It’s hard to argue with the benefits of saving for retirement in an employer-sponsored retirement plan such as a 401(k) or 403(b).

Saving is easy since contributions are taken automatically out of your paycheck. You get a tax break now since you make contributions pre-tax. Your money grows tax-free. And the biggest bonus is this: Your employer may also match part of your contribution, which is essentially like getting free money for your future.

So it’s no wonder that employees love these plans. Of the 80 percent of large companies in America that offer a defined contribution plan to their full-time employees, the American Benefits Council reports, the majority of people — 80 percent — participate.

But is it possible to have too much of a good thing? The answer is yes — if your 401(k) is your only type of retirement savings account. Here’s why.


    When you begin making withdrawals from your 401(k) in retirement, you’ll have to pay taxes on that income, which can be risky for a couple of reasons. First, between now and the time you retire, you don’t know how high your earnings might grow; you could be in a higher tax bracket in retirement than you are today. And second, it’s impossible to predict what the tax environment in the country will be by then. So if all of your savings is subject to unknown future tax circumstances, you may end up in retirement with much less purchasing power than you planned.


    People in the financial services industry often talk about asset allocation as an important way to make sure your investment eggs aren’t all in one basket. The same holds true for retirement income. Let’s call it asset location. When you spread your savings across different types of taxable and non-taxable accounts, you give yourself flexibility in retirement to combine various streams of income in a way that allows you to minimize taxes and maximize income.

    For example, let’s say one year in retirement you’re inching close to the top of the 25 percent tax bracket, and you want to draw additional income to make a major purchase. If you pull the extra money from a taxable asset, you may inadvertently bump yourself into the next higher tax bracket — increasing your overall tax liability. But if you could augment your income with tax-free money, you could avoid moving to a higher tax bracket.


    It’s hard to get access to the money in your 401(k) before the age of 59½ without paying stiff penalties and taxes, and that’s by design. These accounts were established by the federal government to encourage people to save for retirement and discourage them from raiding their nest egg to finance other goals or to cover unexpected expenses. So some of your savings needs to be in other types of accessible accounts.

    For all these reasons, it’s important to think beyond your traditional employer-sponsored plan when saving for retirement. So, what should you consider? At minimum, contribute enough to your 401(k) to get your company’s match if one is offered. After that, talk with your financial professional about your other options:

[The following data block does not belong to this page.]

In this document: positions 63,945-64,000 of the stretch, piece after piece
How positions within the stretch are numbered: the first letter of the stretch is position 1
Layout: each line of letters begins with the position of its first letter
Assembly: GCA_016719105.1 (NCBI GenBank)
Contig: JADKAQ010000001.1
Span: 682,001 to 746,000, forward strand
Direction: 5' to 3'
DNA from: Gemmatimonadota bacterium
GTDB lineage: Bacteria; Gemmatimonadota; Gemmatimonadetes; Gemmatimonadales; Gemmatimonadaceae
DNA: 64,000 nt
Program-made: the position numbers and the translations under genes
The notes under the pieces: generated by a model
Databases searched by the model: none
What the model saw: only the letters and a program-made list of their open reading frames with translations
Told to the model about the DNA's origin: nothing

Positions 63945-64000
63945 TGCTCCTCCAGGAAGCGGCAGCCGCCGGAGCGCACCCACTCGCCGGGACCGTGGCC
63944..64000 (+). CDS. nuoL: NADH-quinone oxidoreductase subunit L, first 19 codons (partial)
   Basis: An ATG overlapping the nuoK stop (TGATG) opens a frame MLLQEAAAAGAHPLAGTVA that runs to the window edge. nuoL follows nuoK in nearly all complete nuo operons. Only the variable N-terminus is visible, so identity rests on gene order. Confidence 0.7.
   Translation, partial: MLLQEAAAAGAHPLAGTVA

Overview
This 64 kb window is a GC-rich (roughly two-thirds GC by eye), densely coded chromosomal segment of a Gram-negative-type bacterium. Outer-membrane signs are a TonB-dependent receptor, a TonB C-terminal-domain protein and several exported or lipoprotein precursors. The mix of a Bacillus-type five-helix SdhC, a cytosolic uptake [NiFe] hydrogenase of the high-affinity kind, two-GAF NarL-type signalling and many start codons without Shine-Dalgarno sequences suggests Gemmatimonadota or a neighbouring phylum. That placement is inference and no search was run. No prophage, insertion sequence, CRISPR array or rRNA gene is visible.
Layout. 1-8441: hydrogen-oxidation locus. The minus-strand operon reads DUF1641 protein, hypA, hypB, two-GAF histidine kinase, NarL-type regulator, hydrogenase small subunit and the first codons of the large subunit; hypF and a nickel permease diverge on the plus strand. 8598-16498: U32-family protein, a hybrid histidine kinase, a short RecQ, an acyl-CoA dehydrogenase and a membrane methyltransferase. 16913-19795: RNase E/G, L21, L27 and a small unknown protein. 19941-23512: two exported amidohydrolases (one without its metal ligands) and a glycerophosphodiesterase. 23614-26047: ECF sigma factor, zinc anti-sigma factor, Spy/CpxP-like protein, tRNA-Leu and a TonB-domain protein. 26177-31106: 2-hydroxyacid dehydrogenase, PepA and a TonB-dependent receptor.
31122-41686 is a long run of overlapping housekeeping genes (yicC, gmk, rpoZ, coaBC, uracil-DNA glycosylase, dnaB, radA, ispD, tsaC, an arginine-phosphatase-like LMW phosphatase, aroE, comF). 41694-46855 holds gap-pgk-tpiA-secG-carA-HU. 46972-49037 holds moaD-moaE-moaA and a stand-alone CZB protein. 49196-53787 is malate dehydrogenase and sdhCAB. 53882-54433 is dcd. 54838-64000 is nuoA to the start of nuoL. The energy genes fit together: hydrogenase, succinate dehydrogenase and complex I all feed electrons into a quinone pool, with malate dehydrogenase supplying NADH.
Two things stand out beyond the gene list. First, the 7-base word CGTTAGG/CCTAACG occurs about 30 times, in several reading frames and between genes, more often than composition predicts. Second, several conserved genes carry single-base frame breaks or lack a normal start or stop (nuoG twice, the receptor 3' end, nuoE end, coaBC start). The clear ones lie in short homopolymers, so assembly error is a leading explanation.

People in the financial services industry often talk about asset allocation as an important way to make sure your investment eggs aren’t all in one basket. The same holds true for retirement income.

    • A Roth IRA or Roth 401(k): In each of these Roth accounts, you make contributions with after-tax money, so your withdrawals (and gains) are tax-free in retirement. Roth IRAs have an income restriction; you can contribute only if you earn up to a certain amount of annual income. For a couple that is married filing jointly, the income limit is $199,000. By contrast, a Roth 401(k) has no income restrictions; you can contribute even if you’re a higher-income earner.
    • Non-qualified investments: While these accounts don’t enjoy the same tax benefits as qualified accounts, like 401(k)s or IRAs, they also don’t have as many restrictions. You will have more flexibility to access your savings prior to retirement. Non-qualified investments may also be a great option if you have already maxed out the amount you are contributing to your qualified accounts.
    • Life insurance: While the primary purpose of life insurance is to provide a death benefit, permanent life insurance policies build equity (known as cash value) over time that can provide a source of income1 you can use to help meet other goals, including supplementing your retirement income.

The more options you have in retirement, the better. Your 401(k) or 403(b) will give you a great start, but don’t let it be your only retirement savings vehicle. When you have a choice of assets to draw from — both taxable and non-taxable — you’ll be giving yourself added financial flexibility and making the most of your income in retirement.

All investments carry some level of risk including the potential loss of principal invested.

1 Utilizing the cash values of permanent life insurance policies through policy loans, surrenders of dividend values or cash withdrawals will or could reduce the death benefit, necessitate greater outlay than anticipated or result in an unexpected taxable event. Policyowners should consult with their tax advisors about the potential impact of any surrenders, withdrawals or loans.

This article was updated on April 5th, 2018 to reflect a higher Roth IRA income limit.

Recommended Reading